May 29, 2012 By Wallin & Klarich

Yesterday a 20 year old young man by the name of Robert came into my office. He was brought to our country by his parents when he was 2. His parents struggled to find work and somehow their young boy was able to eat 1 or 2 meals a day. He worked hard at school and graduated from high school with a 4.2 GPA. All he wants to do is go to college and become a lawyer.


…The problem is our country chooses to treat him as some sort of criminal. He cannot receive a scholarship since he is not here “legally”. In the state of California, he cannot obtain a drivers license in order to purchase or drive a car. He walks miles a day to 3 different jobs (where he can find someone to let him work) so he can try to save up enough money to pay the rising tuition at a junior college. Daily he worries that he will be stopped and “found out” and be sent back to a country that he does not know.


How can Americans call themselves “caring people” when we allow this to happen. What crime did this young man commit? His parents cared enough about their 3 sons to risk their lives to get to California so their children could have a better life. Should his parents be imprisoned for wanting the best they could find for their sons.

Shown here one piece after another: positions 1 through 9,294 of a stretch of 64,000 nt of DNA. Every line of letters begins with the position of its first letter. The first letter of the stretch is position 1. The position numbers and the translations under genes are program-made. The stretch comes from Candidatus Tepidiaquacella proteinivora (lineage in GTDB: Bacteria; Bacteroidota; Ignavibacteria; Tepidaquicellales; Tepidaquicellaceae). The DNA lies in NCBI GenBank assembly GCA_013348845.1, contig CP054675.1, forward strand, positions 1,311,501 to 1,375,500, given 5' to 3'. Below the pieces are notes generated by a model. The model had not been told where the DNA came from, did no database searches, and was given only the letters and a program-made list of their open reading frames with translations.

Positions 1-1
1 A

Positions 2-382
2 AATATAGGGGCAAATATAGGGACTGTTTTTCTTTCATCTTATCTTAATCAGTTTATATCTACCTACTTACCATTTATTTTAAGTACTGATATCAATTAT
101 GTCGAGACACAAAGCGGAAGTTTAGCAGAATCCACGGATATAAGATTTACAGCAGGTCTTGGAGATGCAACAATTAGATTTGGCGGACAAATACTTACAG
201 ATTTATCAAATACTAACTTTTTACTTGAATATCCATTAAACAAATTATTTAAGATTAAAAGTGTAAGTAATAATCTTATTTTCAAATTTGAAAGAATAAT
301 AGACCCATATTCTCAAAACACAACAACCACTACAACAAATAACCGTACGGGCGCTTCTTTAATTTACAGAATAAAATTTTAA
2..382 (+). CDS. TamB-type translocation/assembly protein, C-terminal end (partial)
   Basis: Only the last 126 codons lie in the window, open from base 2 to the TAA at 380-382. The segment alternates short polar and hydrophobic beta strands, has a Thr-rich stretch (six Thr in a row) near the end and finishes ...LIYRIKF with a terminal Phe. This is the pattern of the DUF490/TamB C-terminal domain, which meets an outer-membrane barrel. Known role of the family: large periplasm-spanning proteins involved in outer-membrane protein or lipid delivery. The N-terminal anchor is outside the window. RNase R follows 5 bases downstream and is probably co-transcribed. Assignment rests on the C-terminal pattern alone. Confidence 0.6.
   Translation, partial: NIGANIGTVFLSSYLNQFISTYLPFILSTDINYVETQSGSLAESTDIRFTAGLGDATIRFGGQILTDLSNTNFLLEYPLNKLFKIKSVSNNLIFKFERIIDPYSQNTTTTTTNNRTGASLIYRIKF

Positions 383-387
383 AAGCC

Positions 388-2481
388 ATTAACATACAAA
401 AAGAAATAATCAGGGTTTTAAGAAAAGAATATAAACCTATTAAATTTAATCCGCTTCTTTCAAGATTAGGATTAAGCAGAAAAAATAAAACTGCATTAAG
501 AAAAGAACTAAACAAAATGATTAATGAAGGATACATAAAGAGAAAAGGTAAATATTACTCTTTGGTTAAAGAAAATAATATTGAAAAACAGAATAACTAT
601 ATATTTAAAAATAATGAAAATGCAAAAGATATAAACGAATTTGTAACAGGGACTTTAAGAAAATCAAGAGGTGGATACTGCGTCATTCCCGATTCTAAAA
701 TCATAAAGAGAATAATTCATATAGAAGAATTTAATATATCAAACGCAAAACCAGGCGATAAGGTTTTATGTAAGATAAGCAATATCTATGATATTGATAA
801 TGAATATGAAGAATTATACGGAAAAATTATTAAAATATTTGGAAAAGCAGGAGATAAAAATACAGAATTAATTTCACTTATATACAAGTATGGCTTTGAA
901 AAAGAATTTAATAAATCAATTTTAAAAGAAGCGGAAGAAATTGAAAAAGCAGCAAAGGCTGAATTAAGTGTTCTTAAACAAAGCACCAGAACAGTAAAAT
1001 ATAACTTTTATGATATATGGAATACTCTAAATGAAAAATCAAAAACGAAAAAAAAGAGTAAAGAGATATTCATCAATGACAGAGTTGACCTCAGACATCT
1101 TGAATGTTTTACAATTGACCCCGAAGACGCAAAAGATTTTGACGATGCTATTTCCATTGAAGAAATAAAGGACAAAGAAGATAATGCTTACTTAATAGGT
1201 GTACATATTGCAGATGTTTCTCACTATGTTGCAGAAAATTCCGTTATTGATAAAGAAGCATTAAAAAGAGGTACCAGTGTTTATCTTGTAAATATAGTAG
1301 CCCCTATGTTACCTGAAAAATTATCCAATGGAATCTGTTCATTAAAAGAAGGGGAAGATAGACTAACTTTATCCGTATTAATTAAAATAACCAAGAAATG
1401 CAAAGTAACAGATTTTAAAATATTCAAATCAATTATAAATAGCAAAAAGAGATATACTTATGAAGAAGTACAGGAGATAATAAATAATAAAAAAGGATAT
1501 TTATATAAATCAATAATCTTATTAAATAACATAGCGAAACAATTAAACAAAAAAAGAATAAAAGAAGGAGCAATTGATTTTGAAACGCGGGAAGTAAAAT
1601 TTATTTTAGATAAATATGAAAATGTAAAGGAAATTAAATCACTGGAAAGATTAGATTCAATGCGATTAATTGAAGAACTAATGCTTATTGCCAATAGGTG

It impossible for me to understand how any person who cares about human beings would not want to do everything in his or her power to help this young man and thousands like him obtain a college education and be productive members of our society.


How can anyone support a presidential candidate, such as Mr. Romney who has clearly stated that he wants to send this 20 year old boy back to a country where he has no connection, no family, nothing, after he has been in our country doing all he can to survive for 20 years? Does this sound like a position that a compassionate man would take!!??


The overall answer to our current immigration problem is a difficult one. However, as Americans we should never forget that we are a compassionate people who care about others.
During WWII a boatload of Jewish children and mothers were able to escape a concentration camp and asked for our country to accept them when they approached Florida. Our country sent them back to die in the concentration camp. We cannot forget these type of acts and try to learn from them.


Please do everything you can to support the DREAM ACT, which would permit young men and women like Robert to no longer live in the shadows, to get a college education, and to live the dream that all Americans would want for their children.

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